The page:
Government has been charged to quickly enforce the country’s laws against child marriage to help safeguard the future of girls in the country.
Anna Nabere, Project Manager of Plan International Ghana’s Girls Advocacy Alliance Project, said it is about time that provisions in the laws spelling out punishment to those who engage in such acts are robustly put into action to serve as a deterrent to others.
The Constitution, the Children’s Act and the Criminal Code all make provisions for the jailing and fining of those who perpetuate or encourage child marriage but statistics indicate it is still prevalent, particularly in the northern part of the country.
It is estimated that about one in every four females in Ghana married before the age of 18 with the rate being higher in the Northern, Upper East and Upper West Regions.
“More action is needed from the state agencies to deal with the problem so that everyone stays away from such behaviours that have the potential to destroy the future of our girls,” Anna Nabere noted.
She was speaking when the Girls’ Advocacy Alliance took journalists on a field visit to the Baware and Kwamoso communities in the Eastern Region as part of efforts to sensitise them on the negative impact of sexual abuse against girls.
The GAA Project seeks to: end child marriage, reduce sexual violence and abuse, reduce commercial sexual exploitation of children and ensure girls and women have increased access to technical and vocational training education (TVET) as well as decent work opportunities so they don’t fall prey to abuse.
Anna Nabre said the visit was aimed at soliciting views from various stakeholders on how to ensure child marriage, teenage pregnancy and commercial sexual exploitation are reduced and make appropriate recommendations to various stakeholders on how the problem can be dealt with.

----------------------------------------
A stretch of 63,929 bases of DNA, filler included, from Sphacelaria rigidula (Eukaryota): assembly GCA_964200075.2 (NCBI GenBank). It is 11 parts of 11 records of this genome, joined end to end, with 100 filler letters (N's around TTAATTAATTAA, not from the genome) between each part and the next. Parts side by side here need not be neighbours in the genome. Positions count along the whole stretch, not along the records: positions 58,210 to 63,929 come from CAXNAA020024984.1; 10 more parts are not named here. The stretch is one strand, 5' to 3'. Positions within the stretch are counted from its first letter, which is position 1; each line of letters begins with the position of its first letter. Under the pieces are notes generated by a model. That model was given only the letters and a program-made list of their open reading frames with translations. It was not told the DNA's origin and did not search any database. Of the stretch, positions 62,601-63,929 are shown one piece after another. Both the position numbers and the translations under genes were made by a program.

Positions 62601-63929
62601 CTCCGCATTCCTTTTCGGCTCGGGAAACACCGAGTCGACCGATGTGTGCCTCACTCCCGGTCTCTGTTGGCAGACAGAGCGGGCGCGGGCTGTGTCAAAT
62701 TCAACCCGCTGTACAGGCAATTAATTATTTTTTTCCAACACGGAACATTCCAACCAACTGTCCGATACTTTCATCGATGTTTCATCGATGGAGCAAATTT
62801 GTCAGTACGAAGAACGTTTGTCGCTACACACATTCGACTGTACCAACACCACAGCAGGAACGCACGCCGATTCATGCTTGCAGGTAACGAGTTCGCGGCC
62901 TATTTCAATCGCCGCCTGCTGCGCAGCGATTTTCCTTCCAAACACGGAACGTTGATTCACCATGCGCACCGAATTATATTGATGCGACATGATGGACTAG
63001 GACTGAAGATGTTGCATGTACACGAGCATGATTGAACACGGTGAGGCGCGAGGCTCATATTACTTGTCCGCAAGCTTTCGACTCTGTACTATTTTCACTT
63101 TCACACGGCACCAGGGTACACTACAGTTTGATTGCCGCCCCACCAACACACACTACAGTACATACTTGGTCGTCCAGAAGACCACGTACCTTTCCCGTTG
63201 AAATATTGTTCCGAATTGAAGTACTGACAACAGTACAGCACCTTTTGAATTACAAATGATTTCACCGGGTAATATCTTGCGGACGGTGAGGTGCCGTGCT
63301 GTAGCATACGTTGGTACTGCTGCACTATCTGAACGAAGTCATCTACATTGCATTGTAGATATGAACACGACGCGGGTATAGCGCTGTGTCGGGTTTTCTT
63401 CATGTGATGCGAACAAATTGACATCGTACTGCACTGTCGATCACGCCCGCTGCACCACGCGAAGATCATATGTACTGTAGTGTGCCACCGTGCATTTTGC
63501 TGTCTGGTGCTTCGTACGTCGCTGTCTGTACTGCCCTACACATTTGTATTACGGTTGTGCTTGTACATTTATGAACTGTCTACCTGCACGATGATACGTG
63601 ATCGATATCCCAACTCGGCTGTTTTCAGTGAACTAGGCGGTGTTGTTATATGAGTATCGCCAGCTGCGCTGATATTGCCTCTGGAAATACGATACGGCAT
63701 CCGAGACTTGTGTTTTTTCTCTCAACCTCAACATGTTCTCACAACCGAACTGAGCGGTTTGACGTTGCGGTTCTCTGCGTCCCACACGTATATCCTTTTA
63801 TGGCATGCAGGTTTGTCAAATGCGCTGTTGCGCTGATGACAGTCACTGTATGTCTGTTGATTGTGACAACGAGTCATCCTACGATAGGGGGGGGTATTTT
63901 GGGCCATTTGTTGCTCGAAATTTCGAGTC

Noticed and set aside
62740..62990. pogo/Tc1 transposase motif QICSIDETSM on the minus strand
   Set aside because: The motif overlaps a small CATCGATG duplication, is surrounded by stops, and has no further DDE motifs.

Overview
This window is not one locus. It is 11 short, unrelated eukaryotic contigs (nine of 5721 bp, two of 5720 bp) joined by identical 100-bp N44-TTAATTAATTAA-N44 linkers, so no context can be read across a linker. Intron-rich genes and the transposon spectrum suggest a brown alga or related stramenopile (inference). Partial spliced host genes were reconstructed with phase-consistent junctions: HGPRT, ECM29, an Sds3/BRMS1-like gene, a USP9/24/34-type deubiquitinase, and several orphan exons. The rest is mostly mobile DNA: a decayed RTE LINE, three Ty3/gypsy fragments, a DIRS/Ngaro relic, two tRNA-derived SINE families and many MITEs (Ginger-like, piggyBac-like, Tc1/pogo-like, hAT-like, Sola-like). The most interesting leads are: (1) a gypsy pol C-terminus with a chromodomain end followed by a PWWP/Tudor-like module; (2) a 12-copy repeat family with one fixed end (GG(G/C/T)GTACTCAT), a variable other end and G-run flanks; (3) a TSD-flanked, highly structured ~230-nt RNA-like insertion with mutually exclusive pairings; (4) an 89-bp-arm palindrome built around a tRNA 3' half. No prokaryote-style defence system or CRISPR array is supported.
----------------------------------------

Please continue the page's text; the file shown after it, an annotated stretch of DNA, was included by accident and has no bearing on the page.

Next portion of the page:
She also expressed concern about the high rate of teenage pregnancy in a lot of these rural areas saying it threatens the development of a lot of girls.
“Our monitoring report also found that teenage pregnancy is a distraction to the future of girls as it is easy for the girl to get pregnant again without proper counselling. There is also rejection, seclusion, shame and depression,” Anna Nabre noted.
Some of the victims of teenage pregnancy who spoke to the team said poverty, irresponsible parents, peer pressure, illiteracy, bad company and lack of attention caused them to get pregnant.
The Project Manager called on community leaders, parents, teachers and volunteers to work towards ensuring that teenage pregnancy is prevented and encourage victims not to give up.
“In the event that a teenage girl gets pregnant, it is also important to embrace them and walk with them; this will prevent the possibility of making rushed decisions subsequently that could cost a life,” she said.
Country Director of the International Child Development Programme in Ghana who was also on the visit, Joyce Larnyoh said there is the need to enrich the quality of adult child-parent relationships to avoid neglect that leads to child abuse.
Also participating in the field visit were members of various Child Protection Committees in the areas visited, Ghana Education Service, Social Welfare, and DOVSSU.